Following the first complaint by Channel 2 Consumer Investigator Justin Gray about a squatter occupying the house of an active-duty Army soldier, Channel 2 Action News is seeing progress a week later.

The squatter is in jail, and Army Lt. Col. Dahlia Daure is back in control of her Dekalb County house.

Usually, homeowners are instructed to go to court and have the squatter removed, which might take several months.

However, the Dekalb County Sheriff’s office contacted Daure after our Channel 2 Action News report aired last week and said they would skip that procedure by using something called an intruder affidavit.

Daure stated, “I wouldn’t be here today if it weren’t for Channel 2, Justin Gray, and I’m sincerely appreciative.

As Vincent Simon was being evicted from the Ellenwood residence by Dekalb Sheriff’s officers and Dekalb Marshalls on Thursday, a Channel 2 Action News photojournalist was on the scene with a camera rolling.

Even though the suspected squatter had only been living there since the beginning of May, truckloads of belongings, including a gun safe and two dogs, were removed.

“You lazily moved in like it’s your home just as I completed the renovations. Daure said, “No, I wasn’t going to let that go.

Dahlia Daure initially got in touch with Channel 2 Action New a week ago.

While Simon was stationed in Chicago on Army active service, she had listed her house for sale.

The convicted felon put up ‘Beware of Dog’ signs, installed cameras, and boarded up the windows.

Simon said that he had a lease and had paid $19,000 in advance for a period of six months.

“The police dial the number on the lease,” someone said. It’s nonexistent,” said Daure.

Daure was informed that it was a civil issue when she went to the police.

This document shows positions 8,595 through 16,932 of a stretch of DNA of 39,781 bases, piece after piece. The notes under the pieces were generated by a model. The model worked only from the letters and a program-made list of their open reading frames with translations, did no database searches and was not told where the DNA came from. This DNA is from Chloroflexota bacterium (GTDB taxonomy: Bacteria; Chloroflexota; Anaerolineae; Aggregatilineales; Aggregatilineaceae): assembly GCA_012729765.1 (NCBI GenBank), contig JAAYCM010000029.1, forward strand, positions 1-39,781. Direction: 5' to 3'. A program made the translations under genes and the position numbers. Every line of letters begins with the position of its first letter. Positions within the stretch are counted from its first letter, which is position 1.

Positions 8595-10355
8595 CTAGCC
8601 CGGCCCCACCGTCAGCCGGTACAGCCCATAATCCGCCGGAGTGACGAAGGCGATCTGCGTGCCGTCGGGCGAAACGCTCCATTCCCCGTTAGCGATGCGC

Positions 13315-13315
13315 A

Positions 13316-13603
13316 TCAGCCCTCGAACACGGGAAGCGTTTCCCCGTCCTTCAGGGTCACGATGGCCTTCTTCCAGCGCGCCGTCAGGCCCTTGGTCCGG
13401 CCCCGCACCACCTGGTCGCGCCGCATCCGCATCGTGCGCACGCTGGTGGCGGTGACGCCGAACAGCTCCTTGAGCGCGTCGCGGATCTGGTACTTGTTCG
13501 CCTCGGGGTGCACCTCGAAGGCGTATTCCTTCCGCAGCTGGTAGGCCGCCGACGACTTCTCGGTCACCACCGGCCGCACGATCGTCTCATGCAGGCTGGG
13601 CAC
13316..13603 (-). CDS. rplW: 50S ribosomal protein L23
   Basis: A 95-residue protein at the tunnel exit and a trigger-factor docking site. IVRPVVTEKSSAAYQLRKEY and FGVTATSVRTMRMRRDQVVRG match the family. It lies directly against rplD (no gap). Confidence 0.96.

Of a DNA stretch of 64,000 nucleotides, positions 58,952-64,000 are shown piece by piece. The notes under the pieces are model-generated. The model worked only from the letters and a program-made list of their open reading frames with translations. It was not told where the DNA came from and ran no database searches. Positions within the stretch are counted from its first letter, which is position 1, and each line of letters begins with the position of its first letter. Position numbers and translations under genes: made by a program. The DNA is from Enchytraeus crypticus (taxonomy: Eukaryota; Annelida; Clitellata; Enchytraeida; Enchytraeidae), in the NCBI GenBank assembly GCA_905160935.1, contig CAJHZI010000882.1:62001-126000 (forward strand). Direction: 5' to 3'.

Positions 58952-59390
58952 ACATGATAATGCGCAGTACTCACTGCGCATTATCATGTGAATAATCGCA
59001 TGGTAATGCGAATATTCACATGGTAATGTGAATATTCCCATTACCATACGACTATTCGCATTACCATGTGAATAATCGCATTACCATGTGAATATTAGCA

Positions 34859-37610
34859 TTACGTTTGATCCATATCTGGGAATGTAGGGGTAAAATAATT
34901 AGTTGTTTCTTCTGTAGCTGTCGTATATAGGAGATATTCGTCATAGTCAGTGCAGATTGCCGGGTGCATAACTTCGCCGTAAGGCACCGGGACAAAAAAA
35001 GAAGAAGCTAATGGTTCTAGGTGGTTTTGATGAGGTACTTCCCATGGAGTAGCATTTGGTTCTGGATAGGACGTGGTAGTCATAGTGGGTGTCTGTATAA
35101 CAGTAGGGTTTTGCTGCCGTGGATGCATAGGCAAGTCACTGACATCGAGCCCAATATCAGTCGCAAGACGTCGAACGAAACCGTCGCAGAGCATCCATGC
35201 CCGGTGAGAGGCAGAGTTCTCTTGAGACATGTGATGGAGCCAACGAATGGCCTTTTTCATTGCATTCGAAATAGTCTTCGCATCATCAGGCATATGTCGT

Simon received notice of eviction from her.

“I felt raped and was beyond myself. Daure said to Gray last week, “I would have been at my house if I weren’t serving my country.

Daure, though, saw Simon leave the home this week while being restrained.

According to Major Manuel Sanchez of the DeKalb County Sheriff’s office, “It feels good when you can return the home to the homeowner.”

Sheriff’s officers and Marshalls were able to evict Simon without a drawn-out judicial procedure by delivering the invader affidavit.

In the house, police discovered a revolver and perhaps some ecstasy.

Simon cannot lawfully possess a gun since he was convicted of a crime.

He made an effort to demonstrate the lease. The law forbids such, according to Sanchez.

Usually, proving a false lease or even simply asserting that you have one is enough to send a squatter case into a protracted legal struggle.

John Ernst, an attorney, said: “You want to have protections for tenants, but you don’t want protection for squatters.”

Since February, Ernst has been representing a client in a similar squatter issue, and he claims that these proceedings often drag on for months due to delays with the marshals and courts.

His customer has yet to return to his house.

“It has been months since they moved in, and we’ll probably have another month, month and a half, before they are out,” Ernst added.

Daure now owns her home again as a result of the Sheriff’s office avoiding that eviction procedure.

“I came here with a mission in mind to get him out of my house and put him in jail where he belongs,” stated Daure.

Ernst, who is also the mayor of Brookhaven, claims he has been considering ways to improve the eviction process from a public policy standpoint as well.